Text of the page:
Wednesday, June 18, 2014

MFA Student Reflects on the River Teeth Conference

By Cindie Ulreich, MFA Student

On Friday, May 30th, I made my way to Ashland, Ohio, to once again attend the River Teeth Nonfiction Conference. RTNC brings in a nice mix of speakers—from seasoned writers, to current and past faculty members of the MFA program, to professionals in the field. Combine that with the varied levels of those of us in attendance and the results can be serendipitous. At one lunch, I found myself sitting at a table of graduate students. We eagerly compared notes on our thesis writing adventures. We shared our woes and our triumphs as we discussed grappling with subject matter, length of chapters, naming concerns and other topics—some that would be addressed over the course of the weekend. The next day, I found myself near someone that wrote an essay I loved and I got to ask her about it. This is part of the fun in attending a smaller conference like RTNC.

The conference began Friday night with a dinner and keynote address by Philip Gerard. You can learn more about him and all of the other speakers on the River Teeth website ( Saturday was broken down into five talks, three meals and a reading at the end of the night by Brenda Miller. I was anticipating Miller’s talk because she authored one of my favorite craft books Tell it Slant: Creating, Refining and Publishing Creative Nonfiction. She read several essays to end our first full conference day.

Sunday brought us three more talks, three more meals, a closing session, and book signing. It was another full day which left my head spinning, yet it was just the right amount of information. The subject matter of the talks varied, and the speakers had much to tell us. I found myself taking quite a few notes throughout and even came up with ten spoken moments that gave me pause:

1.     When keynote speaker Philip Gerard said, “Words are already trying to find my fingers.”
2.     Jill Christman told us “know where you’re standing to tell the story. It becomes your pivot point.”
3.     Ana Maria Spagna’s craft exercise utilizing reflection and action.
4.     Sarah Wells, when asked about what to include in cover letters accompanying journal submissions, said “less is more.”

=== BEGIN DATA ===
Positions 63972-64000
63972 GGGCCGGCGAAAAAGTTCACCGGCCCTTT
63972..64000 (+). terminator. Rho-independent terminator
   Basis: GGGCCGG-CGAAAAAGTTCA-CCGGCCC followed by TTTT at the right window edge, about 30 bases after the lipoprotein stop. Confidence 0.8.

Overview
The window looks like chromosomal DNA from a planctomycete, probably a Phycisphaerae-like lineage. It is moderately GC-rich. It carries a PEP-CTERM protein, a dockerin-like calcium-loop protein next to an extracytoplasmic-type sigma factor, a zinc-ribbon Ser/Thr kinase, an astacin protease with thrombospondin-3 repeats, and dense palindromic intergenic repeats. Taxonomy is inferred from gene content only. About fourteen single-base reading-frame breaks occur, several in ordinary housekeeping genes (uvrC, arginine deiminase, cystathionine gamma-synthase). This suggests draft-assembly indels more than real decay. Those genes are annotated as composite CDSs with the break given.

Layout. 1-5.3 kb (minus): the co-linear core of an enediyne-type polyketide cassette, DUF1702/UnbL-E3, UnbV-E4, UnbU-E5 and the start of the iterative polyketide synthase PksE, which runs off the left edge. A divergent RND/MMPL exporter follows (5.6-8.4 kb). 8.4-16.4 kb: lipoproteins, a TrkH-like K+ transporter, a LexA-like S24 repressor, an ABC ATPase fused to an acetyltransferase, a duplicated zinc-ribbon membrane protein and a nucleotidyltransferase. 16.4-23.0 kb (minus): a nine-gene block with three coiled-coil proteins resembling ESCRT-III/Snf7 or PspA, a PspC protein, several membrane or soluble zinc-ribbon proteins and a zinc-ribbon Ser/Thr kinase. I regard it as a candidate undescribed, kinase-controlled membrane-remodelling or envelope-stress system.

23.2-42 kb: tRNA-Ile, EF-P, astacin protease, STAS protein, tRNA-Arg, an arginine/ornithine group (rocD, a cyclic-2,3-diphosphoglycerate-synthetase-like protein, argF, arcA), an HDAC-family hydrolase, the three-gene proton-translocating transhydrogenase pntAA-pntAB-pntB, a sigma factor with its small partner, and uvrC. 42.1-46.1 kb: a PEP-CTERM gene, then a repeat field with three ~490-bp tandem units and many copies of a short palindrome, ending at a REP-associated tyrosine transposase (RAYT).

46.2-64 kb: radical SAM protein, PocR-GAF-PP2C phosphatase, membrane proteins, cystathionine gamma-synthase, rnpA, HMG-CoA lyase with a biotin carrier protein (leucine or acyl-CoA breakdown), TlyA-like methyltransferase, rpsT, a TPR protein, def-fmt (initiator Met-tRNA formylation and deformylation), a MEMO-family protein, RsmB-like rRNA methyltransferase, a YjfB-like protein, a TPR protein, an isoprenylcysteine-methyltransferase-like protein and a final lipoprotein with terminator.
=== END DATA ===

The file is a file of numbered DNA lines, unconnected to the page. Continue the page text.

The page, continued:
5.     The moment when Dan Lehman explained the way we lose a bit of control, when we begin naming names in nonfiction narrative.
6.     When Kate Hopper told us using irony, metaphor and juxtaposition helps the reader make sense of things without telling them implicitly.
7.     During the Literary Citizenship & Networking talk, we were given many useful social media tips—something writers need to think about as they begin marketing themselves.
8.     Brenda Miller said “the thinking mind is not the same as the creative mind,” then had us get out paper for a craft exercise.
9.     Moments later, when she told us 100% of her current work is coming from writing prompts and exercises.
10. Philip Gerard, when asked during the closing session how he chooses work, said he “won’t do anything unless it’s interesting.”

    Additionally, I jotted down quite a few book titles throughout the talks. Here are a few I’m going to add to my already full bookshelf:
The Patron Saint of Dreams and Cape Fear Rising by Philip Gerard
Ready for Air: A Journey Through Premature Motherhood by Kate Hopper
The Pen and the Bell: Mindful Writing in a Busy World by Brenda Miller & Holly J. Hughes
Potluck: Community on the Edge of Wilderness and Test Ride on the Sunnyland Bus: A Daughter’s Civil Rights Journey by Ana Maria Spagna

As I made the four-hour drive home on Sunday night, I was buzzing with feelings of possibility. Those two days spent with like-minded folks brought joy into my heart. I was reassured, after talking to other thesis students, that our experiences and feelings were normal as we prepared to defend what we’d worked on for so long. Additionally, I was already thinking ahead to my next project, thanks to a writing prompt one of the speakers provided. I could feel the beginnings of an essay forming, words bouncing around my head.

That’s what happens when I attend the River Teeth Nonfiction Conference. This little gathering at the end of May has become the thing I do to energize myself after a long school year. You might even call it my reward after another busy academic year has come to an end. May is always a time of revitalization for me. This conference comes at the right time and I was counting on it to excite me. Once again, it did just that.

Cindie Ulreich is a student in Ashland’s MFA program and plans to defend her master’s thesis this summer. She hails from Oxford, Ohio, home of Miami University, where she has worked, played and studied for over 20 years. Cindie lives on a farm with her husband Ed, a small herd of beef cattle and a menagerie of dogs, cats, and a chicken named Mrs. Clucky.